Sunday, November 25, 2012
"Chasing Ice": a warning about climate change from the Extreme Ice Survey
Al Gore once said, “Nature does not give bailouts”.
That warning is certainly underscored by the recent documentary “Chasing Ice”, in which National Geographic photographer James Balog sets up a long term experiment to do time-lapse video of the retreat or melting of glaciers in a number of areas of the world, including Iceland, Greenland, the Himalaya, southern Alaska, and even Glacier National Park in Montana.
The project he helped found was the Extreme Ice Survey (link ).
The film starts by summarizing a number of recent weather-related catastrophes that are likely to be related to global warming. Balog reiterates an observation Al Gore had made in his 2005 film and book, “An Inconvenient Truth”, that carbon dioxide concentrations in the atmosphere has shot up in the past few decades to levels maybe 50% higher than all of those in human history. The heat retention means a warmer planet, melting ice caps and glaciers, rising sea levels, and much more extreme weather events in areas not previously exposed to them.
Balog admits that, until he started the project, he had his own doubts on whether man alone could change the climate of the planet.
Very early, the film shows the process of “calving”, where an area of glacier half the size of Manhattan and maybe a thousand feet high breaks off and, in a matter of minutes to hours, falls apart, creating a spectacle with natural structures resembling a dream coastal collapse scene in Christopher Nolan’s film “Inception”. The film also shows how the glaciers collect carbon black chips from the atmosphere, greatly accelerating melting of glaciers even in polar sunlight, releasing trapped air bubbles from tens of millennia ago. The film also has shots of surreal beauty, as with some of the night scenes, well comparable to the ocean photographic work of Ang Lee in his “Life of Pi”.
The 75-minute film turns into an account of the technical process of setting up the cameras . A major microchip has to be replaced in many of them. Balog (in his 50s when the film was shot) has developed knee problems. Some of the film shows his clinical problems with some unappealing medical shots of his limbs; he gets better after treatment with his own natural stem cells (again, a potentially politically important observation). There are several younger men, both American and Icelandic, who help him, and that includes the film director Jeff Orlowski. I was impressed by just how physical the work of “being a scientist” is – there’s plenty of winter camping (even in a warming world), without a commercial yurt to rent.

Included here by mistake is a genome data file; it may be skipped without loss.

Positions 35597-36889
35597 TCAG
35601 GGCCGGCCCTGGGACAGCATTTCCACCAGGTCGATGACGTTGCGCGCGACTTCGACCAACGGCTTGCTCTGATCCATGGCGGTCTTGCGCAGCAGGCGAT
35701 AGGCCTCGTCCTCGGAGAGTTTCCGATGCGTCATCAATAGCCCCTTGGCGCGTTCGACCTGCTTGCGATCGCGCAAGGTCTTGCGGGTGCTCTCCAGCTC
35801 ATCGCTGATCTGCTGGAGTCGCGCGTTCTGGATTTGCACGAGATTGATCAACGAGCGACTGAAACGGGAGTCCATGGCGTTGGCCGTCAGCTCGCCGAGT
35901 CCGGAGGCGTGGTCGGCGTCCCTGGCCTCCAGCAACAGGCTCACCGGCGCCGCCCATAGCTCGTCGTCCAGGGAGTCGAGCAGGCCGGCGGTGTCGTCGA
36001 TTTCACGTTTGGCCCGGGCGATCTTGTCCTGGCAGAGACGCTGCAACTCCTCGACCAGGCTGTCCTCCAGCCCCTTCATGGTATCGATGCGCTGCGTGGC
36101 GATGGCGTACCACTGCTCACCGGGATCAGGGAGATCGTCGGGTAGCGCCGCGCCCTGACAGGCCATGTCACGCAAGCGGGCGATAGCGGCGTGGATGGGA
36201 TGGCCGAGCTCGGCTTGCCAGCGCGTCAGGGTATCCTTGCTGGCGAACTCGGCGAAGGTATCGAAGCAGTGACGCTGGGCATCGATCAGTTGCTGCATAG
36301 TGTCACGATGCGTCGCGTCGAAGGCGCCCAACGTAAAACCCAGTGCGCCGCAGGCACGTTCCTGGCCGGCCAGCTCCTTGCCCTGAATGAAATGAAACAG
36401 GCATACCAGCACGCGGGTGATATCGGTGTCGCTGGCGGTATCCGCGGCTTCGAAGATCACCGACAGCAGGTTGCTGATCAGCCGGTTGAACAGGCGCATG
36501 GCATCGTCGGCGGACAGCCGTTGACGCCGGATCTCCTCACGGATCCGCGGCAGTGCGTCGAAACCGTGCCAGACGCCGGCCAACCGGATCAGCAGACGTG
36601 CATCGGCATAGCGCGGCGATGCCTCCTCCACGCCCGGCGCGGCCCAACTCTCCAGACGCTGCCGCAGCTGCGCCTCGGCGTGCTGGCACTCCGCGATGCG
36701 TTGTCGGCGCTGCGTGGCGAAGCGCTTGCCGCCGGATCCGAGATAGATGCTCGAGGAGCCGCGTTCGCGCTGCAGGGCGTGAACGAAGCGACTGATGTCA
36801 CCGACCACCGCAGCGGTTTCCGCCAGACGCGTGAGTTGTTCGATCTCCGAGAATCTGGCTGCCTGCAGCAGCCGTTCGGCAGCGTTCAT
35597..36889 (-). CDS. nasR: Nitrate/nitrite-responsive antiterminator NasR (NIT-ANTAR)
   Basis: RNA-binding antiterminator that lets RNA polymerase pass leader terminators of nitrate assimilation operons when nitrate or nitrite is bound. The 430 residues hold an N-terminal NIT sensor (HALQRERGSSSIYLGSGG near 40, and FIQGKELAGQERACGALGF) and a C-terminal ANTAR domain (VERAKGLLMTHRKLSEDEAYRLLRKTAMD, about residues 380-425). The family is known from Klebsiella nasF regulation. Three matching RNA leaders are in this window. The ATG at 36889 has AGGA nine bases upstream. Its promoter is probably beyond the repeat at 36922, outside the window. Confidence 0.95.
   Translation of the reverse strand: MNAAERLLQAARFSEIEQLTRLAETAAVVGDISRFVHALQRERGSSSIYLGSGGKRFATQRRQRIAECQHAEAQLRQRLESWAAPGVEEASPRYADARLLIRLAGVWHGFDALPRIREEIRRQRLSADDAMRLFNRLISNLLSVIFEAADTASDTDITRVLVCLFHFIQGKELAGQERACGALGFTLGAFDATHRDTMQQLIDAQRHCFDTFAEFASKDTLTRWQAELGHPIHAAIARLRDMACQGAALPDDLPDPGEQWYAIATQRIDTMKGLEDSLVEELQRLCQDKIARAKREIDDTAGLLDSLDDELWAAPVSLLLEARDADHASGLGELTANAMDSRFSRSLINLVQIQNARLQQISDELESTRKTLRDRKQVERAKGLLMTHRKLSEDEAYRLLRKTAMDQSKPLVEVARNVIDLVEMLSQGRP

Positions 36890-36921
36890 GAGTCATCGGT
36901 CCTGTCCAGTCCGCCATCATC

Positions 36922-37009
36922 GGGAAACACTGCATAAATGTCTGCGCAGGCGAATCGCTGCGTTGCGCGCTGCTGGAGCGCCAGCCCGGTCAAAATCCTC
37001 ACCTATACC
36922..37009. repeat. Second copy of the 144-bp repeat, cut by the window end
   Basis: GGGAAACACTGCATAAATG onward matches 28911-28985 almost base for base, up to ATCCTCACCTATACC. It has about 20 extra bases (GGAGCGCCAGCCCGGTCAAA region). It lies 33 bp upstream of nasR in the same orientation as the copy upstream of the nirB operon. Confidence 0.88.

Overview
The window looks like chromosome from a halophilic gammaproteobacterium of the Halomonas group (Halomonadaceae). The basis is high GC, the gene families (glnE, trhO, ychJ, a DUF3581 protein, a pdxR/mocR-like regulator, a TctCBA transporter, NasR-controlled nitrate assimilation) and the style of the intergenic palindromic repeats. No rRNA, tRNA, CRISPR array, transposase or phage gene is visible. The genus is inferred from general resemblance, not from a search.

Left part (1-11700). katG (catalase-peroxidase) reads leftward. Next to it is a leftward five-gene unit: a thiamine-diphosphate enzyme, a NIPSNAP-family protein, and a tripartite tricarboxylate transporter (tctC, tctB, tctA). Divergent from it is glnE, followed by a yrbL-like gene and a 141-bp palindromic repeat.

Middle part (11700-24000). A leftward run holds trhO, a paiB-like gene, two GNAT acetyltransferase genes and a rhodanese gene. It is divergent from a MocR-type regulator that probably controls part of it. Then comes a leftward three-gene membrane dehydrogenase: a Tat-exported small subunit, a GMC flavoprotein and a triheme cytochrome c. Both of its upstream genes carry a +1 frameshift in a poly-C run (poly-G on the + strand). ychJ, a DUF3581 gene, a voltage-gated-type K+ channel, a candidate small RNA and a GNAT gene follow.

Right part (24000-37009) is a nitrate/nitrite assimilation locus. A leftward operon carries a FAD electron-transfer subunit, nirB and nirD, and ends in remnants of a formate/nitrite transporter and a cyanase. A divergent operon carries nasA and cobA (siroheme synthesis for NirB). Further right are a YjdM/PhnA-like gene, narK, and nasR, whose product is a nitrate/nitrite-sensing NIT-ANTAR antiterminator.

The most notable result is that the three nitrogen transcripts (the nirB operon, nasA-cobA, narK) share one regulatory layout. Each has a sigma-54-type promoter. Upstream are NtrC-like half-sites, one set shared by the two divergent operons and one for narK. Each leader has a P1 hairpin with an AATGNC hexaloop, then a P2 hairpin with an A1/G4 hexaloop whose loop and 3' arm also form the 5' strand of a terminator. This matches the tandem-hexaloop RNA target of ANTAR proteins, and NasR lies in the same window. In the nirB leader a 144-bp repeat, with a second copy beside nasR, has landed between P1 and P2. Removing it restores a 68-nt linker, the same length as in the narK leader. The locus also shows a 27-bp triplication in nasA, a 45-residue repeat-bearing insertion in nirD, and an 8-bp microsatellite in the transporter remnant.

At the end, the film reinforces the overwhelming acceleration in glacier loss (compared to historical evidence( and the scale of it, in miles per year of icecap hundreds of feet thick. It's just not getting cold enough in winter to refreeze everything. The film does quote the right-wing naysayers (like Rush Limbaugh), and answers the evidence that a very few number of glaciers have actually grown.
The film is produced by Exposure Productions and distributed by Submarine Deluxe and National Geographic Films (which may make it non-profit).
I saw the film at the Landmark E Street in Washington, before an almost sold-out small auditorium on a Sunday afternoon, in crisp high definition digital projection. This movie would have been a good candidate for Imax for Smithsonian or science museum presentation.
Roger Ebert has commented that the film bears first witness to our own extinction. The political and social ramifications of climate change may come at us much more quickly than we could have imagined, and have a lot of bearing even on personal ethics and individual life styles, and the relationship between the individual and the family and group. It seems curious to me that the political right wing doesn't even get this yet. I can see how it could lead us to “radical hospitality”.
The website for the film is here.
Wikipedia attribution link for picture of Columbia Glacier in SE Alaska, relatively near Anchorage. I visited the area in August 1980.